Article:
Hypothetically, how an FFT-based equalizer can be programmed.

One of the concepts which I only recently posted about was, that I had activated an equalizer function, that was once integrated into how the PulseAudio sound server works, but which may be installed with additional packages, in more-recent versions of Debian Linux. As I wrote, to activate this under Debian 8 / Jessie was a bit problematic at first, but could ultimately be accomplished. The following is what the controls of this equalizer look like, on the screen:

Equalizer_1

And, this is what the newly-created ‘sink’ is named, within the (old) KDE-4 desktop manager’s Settings Panel:

Equalizer_2

What struck me as remarkable about this, was its naming, as an “FFT-based Equalizer…”. I had written an earlier posting, about How the Fast Fourier Transform differs from the Discrete Fourier Transform. And, because I tend to think first, about how convolutions may be computed, using a Discrete Cosine Transform, it took me a bit of thought, to comprehend, how an equalizer function could be implemented, based on the FFT.

BTW, That earlier posting which I linked to above, has as a major flaw, a guess on my part about how MP3 sound compression works, that makes a false assumption. I have made more recent postings on how sound-compression schemes work, which no longer make the same false assumption. But otherwise, that old posting still explains, what the difference between the FFT and other, Discrete Transforms is.

So, the question which may go through some readers’ minds, like mine, would be, how a graphic equalizer based on the FFT can be made computationally efficient, to the maximum. Obviously, when the FFT is only being used to analyze a sampling interval, what results is a (small) number of frequency coefficients, spaced approximately uniformly, over a series of octaves. Apparently, such a set of coefficients-as-output, needs to be replaced by one stream each, that isolates one frequency-component. Each stream then needs to be multiplied by an equalizer setting, before being mixed into the combined equalizer output.

I think that one way to compute that would be, to replace the ‘folding’ operation normally used in the Fourier Analysis, with a procedure, that only computes one or more product-sums, of the input signal with reference sine-waves, but in each case except for the lowest frequency, over only a small fraction of the entire buffer, which becomes shorter according to powers of 2.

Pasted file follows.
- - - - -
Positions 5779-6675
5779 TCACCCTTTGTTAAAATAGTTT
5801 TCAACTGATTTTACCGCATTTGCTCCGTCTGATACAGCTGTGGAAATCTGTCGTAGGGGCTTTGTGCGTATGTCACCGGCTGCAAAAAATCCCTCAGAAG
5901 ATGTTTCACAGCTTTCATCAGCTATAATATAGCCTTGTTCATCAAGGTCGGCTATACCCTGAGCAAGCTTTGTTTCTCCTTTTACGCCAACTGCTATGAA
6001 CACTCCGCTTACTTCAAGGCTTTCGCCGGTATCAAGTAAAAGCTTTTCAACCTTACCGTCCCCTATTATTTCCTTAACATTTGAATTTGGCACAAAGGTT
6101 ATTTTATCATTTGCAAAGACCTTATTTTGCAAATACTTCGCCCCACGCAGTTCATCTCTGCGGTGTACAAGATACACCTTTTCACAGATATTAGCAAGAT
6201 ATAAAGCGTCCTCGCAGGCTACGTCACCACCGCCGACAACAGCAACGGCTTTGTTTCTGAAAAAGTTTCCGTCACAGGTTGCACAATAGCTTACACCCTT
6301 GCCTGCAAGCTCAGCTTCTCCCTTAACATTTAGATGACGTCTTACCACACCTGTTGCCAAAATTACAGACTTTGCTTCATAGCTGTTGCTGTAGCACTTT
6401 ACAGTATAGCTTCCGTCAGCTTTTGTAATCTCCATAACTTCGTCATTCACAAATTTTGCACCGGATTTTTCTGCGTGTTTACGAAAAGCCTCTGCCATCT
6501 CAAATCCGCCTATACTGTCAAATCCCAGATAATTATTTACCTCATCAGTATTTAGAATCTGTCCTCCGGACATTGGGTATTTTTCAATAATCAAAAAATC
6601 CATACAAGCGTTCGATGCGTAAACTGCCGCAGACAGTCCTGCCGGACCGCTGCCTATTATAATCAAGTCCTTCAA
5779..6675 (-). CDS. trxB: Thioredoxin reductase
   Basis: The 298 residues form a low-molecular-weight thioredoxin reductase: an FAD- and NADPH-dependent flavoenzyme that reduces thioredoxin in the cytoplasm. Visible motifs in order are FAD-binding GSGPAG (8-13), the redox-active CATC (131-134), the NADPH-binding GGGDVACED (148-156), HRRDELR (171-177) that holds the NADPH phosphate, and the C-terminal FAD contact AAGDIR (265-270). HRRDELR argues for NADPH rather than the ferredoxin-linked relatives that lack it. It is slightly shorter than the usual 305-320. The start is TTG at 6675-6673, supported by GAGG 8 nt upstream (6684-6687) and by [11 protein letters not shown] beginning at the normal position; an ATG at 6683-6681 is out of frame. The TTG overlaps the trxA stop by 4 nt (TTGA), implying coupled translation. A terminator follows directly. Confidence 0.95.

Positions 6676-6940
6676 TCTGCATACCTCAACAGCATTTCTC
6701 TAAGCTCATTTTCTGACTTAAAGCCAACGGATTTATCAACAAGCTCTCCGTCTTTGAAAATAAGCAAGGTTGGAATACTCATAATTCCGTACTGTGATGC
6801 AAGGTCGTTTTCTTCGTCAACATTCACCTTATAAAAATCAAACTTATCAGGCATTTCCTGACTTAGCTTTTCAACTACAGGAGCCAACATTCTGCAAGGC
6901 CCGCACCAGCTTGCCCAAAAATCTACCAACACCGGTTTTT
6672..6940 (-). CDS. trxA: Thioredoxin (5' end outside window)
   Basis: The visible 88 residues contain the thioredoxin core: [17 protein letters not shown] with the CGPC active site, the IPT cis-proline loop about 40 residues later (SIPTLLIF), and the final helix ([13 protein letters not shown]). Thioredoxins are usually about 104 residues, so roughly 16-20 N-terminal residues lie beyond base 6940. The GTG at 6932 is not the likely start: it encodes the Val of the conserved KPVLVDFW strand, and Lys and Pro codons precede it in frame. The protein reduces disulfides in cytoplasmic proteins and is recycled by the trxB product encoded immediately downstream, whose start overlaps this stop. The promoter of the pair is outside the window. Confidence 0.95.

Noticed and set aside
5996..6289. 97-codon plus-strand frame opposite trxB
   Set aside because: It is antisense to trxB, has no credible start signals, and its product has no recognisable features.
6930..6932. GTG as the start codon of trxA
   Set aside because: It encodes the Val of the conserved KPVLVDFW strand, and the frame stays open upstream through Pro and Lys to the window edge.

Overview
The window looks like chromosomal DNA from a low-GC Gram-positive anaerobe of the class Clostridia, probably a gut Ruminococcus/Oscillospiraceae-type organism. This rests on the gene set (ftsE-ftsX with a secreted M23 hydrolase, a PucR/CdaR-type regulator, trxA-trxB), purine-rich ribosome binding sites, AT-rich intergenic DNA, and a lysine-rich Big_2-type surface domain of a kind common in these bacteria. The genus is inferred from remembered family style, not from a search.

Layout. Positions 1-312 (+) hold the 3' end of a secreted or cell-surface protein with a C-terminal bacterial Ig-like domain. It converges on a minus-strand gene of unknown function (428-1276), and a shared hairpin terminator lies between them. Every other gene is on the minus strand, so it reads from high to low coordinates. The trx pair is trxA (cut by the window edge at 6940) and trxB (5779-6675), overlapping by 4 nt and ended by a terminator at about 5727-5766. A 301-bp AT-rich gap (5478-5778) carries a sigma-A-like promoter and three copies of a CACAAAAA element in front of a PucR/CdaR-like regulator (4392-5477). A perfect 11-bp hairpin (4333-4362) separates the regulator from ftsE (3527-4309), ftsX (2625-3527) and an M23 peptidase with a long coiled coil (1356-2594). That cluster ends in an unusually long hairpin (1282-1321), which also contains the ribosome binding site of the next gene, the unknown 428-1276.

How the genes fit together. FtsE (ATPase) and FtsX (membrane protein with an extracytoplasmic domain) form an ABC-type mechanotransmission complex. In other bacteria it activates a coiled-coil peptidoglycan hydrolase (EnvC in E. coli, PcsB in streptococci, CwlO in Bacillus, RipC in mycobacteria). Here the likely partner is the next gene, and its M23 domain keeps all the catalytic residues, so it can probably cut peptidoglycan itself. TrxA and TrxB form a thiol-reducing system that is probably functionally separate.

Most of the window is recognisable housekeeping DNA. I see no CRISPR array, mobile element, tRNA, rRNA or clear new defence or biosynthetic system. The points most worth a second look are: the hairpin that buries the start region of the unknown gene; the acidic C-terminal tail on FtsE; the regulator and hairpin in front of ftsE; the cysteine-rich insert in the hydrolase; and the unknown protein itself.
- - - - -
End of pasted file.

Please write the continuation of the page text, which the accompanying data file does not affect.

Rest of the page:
Thus, it should remain constant that, in order for the equalizer to be able to isolate the frequency of ~31Hz, a sine-product with a buffer of 1408 samples needs to be computed, once per input sample. But beyond that, determining the ~63Hz frequency-component, really only requires that the sine-product be computed, with the most recent 704 samples of the same buffer. Frequency-components that belong to even-higher octaves can all be computed, as per-input-sample sine-products, with the most-recent 352 input-samples, etc. (for multiples of ~125Hz). Eventually, as the frequency-components start to become odd products of an octave, an interval of 176 input samples can be used, for the frequency-components belonging to the same octave, thus yielding the ~500Hz and ~750Hz components… After that, in order to filter out the ~1kHz and the ~1.5kHz components, a section of the buffer only 88 samples long can be used…

Mind you, one alternative to doing all that would be, to apply a convolution of fixed length to the input stream constantly, but to recompute that convolution, by first interpolating frequency-coefficients between the GUI’s slider-positions, and then applying one of the Discrete Cosine Transforms to the resulting set of coefficients. The advantage to using a DCT in this way would be, that the coefficients would only need to be recomputed once, every time the user changes the slider-positions. But then, to name the resulting equalizer an ‘FFT-based’ equalizer, would actually be false.

(Updated 7/25/2020, 11h15… )

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Basic Colpitts Oscillator

One of the concepts which I’ve been exploring on my blog, concerns tuned circuits, and another concerns Voltage-Controlled Oscillators (VCOs). As one type of voltage-controlled oscillator, I have considered an Astable Multivibrator, which has as advantage a wide frequency-range, but which will eventually have as disadvantage, a limited maximum frequency, when the supply voltage is only 3V. There could be other more-complex types of VCOs that apply, when, say, 200MHz is needed, but one basic type of oscillator which will continue to work under such conditions, which has been known for a century, and which will require an actual Inductor – a discrete coil – is called the Colpitts Oscillator. Here is its basic design:

Colpitz_1.svg

In this schematic I’ve left out actual component values because those will depend on the actual frequency, the available supply voltage, on whether a discrete transistor is to be used or an Integrated Circuit, on whether a bipolar transistor is to be used or a MOSFET… But there are nevertheless certain constraints on the component-values which apply. It’s assumed that C1 and C2 form part of the resonant “Tank Circuit” with L1, that in series, they define the frequency, and that they are to be made equal. C3 is not a capacitor with a critical value, instead to be chosen large enough, just to act as a coupling-capacitor at the chosen frequency (:2) . R2 is to be made consistent with the amount of bias current to flow through Q1, and R1 is chosen so that, as labelled, the correct bias voltage can be applied, in this case, to a MOSFET, without interfering with the signal-frequency, supplied through C3.